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The impact of wilding trees on indigenous biodiversity: a choice modelling study

Kerr, Geoffrey N.
Sharp, B. M. H.
Fields of Research
ANZSRC::0502 Environmental Science and Management , ANZSRC::1402 Applied Economics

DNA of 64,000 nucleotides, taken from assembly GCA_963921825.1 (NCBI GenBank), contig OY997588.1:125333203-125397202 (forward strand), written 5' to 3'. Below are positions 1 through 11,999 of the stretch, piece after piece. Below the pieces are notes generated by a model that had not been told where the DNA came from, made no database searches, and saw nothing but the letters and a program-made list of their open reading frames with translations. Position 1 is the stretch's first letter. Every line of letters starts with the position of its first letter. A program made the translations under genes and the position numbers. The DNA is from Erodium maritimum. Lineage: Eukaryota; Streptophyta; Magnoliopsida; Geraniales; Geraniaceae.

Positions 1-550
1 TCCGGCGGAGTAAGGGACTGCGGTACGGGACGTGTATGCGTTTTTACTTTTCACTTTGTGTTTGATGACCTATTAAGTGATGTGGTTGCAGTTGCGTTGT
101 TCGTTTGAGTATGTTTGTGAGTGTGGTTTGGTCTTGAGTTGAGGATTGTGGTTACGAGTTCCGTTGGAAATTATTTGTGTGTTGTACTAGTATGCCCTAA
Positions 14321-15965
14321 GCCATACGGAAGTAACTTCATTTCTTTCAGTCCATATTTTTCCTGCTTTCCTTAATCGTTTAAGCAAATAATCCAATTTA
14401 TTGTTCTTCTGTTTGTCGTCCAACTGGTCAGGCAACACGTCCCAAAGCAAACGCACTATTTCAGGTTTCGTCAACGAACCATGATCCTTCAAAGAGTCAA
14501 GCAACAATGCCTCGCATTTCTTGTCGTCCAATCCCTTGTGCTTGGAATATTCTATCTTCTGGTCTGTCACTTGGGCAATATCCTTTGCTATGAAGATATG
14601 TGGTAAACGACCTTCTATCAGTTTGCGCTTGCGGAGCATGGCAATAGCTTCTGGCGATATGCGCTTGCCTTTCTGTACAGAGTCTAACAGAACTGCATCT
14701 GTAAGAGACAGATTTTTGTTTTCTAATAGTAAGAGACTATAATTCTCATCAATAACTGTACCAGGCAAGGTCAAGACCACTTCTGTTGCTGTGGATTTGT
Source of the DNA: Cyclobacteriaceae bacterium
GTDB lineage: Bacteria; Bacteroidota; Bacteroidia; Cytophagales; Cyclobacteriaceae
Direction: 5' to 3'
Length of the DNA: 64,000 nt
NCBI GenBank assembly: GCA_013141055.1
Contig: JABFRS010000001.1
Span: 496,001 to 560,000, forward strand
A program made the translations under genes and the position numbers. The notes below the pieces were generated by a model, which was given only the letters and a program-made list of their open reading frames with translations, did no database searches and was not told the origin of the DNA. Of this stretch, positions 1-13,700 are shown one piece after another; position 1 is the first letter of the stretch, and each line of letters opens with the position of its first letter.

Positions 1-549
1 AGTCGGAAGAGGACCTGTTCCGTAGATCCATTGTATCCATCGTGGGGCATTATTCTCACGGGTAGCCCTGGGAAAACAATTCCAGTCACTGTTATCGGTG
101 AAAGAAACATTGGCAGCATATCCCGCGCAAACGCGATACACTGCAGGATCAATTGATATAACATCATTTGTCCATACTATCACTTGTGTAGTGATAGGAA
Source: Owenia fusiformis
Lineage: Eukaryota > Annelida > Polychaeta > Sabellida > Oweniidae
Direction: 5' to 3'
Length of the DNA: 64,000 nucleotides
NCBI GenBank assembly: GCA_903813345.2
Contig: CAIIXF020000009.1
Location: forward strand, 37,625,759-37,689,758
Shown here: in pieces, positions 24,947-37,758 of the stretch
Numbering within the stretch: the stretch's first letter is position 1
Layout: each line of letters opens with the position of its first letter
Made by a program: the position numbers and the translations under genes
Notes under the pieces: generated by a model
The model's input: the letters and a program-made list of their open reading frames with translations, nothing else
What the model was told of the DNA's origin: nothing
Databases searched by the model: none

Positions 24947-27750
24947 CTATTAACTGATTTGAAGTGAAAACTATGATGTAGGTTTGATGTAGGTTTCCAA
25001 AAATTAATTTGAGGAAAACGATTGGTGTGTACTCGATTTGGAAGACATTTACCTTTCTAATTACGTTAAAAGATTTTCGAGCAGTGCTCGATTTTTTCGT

Invasive species are typically non-indigenous species that adversely affect the habitat they invade. The adverse impact can be ecological (e.g. extinction of indigenous species), environmental (e.g. altering ecosystem function) and/or economic (e.g. reducing tourism). Wilding trees are invasive species that threaten large areas of the South Island high country. Once mature, most conifers are prolific producers of seed, whose spread, aided by wind, can cover large areas. Within a given location a wide range of values will attach to the services flowing from the South Island high country ecosystem. These values can be broadly described as use values and existence values. Examples of use value include recreation and grazing. Existence values may arise from knowing that the habitat for endangered indigenous species is being preserved. Estimates of these values provide information to decision makers charged with allocating scarce funds for biodiversity conservation. This paper reports on the application of a choice experiment to estimate community preferences and values associated with the impact of wilding pines on indigenous species in the South Island. Defining the South Island high country as natural capital comprising inter alia an ecological system provides a conceptual link between the incursion of wilding trees and changes in the flow of services associated with the ecosystem. Economic valuation focuses on changes in utility associated with changes in the flow of services from the natural environment. In the case of wilding trees the aim is to measure the change in utility that attaches to changes in indigenous biodiversity.